Coming into veterinary school for my second year, I was very excited for the first topic of the day. Bovine restraint — one of the things that I have learned and used very frequently in the past. However, since starting school last year I did not work with cattle that much, so I knew this would be an important refresher.
The class started by going over all the basics. Haltering a cow, casting methods, nose leads, and the ever important halter tie were discussed. By the end of the class, we each had our own 3-foot piece of rope to perfect the halter tie. During lab the following day, we would have to put all of these skills to use, so having some practice beforehand was recommended.
The lab was very straightforward, but it was nice to finally get a little time with the cows. My friend and I chose a Jersey, one that had quite the attitude. She obviously knew what we were doing and she didn’t want any part of it. Over the next hour, we were able to halter her, put a nose lead in her, and practice tail jacking and tail tying. Despite feeling confident about everything, it was also a great way to connect with the teachers and learn directly from them, while at the same time sharing my knowledge with my close friend who didn’t have much cow experience.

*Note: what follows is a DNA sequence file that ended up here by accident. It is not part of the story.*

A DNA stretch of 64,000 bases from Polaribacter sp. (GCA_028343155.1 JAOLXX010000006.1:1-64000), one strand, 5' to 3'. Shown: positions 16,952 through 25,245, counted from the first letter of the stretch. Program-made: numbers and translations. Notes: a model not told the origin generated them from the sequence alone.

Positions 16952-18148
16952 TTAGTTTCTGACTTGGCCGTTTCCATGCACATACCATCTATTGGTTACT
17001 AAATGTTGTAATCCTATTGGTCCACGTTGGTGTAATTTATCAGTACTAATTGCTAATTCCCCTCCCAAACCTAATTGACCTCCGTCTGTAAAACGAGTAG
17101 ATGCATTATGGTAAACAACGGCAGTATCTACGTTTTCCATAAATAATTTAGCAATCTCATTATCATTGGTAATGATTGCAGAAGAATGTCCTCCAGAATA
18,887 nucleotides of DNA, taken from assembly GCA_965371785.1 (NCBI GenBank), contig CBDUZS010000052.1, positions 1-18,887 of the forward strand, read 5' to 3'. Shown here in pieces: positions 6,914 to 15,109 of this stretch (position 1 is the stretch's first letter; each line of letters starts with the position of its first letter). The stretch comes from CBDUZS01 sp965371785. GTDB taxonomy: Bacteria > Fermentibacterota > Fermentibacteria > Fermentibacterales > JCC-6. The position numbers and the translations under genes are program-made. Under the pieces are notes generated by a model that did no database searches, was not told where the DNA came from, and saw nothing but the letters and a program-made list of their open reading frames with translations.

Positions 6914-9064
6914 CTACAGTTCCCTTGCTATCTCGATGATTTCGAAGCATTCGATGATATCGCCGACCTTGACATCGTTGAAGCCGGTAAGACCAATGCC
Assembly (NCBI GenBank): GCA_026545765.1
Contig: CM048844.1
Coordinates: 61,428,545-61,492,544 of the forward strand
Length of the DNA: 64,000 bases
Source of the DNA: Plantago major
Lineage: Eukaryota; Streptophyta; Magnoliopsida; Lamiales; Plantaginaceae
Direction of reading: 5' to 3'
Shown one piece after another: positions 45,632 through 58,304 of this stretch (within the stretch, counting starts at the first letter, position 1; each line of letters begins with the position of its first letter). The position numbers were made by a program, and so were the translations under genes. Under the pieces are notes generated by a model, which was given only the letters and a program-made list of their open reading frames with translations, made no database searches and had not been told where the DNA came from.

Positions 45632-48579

While our Jersey was a little feisty, she wasn’t anywhere close to a particular cow I had to work with a few years earlier. On that day, I had the misfortune of leading an expecting mother known to be difficult to handle, down to the calving barn. It took around 5 people to get her into an area where we could halter her, and then I was forced to lead her down because I was the biggest person present. But instead, she led me where she wanted to go. As my friends opened the gate, the cow bolted out of the pen and was pulling me along. She headed outside into the night, led us through freshly fallen snow and icy puddles, and partway out into a field. But eventually I was able to slow her down and lead her into the calving facility.
While it felt nice to practice skills I hadn’t used in a while, the emphasis on hands-on learning this semester is much improved over last year. The start to second year has been a great one, and I can’t wait to keep moving forward.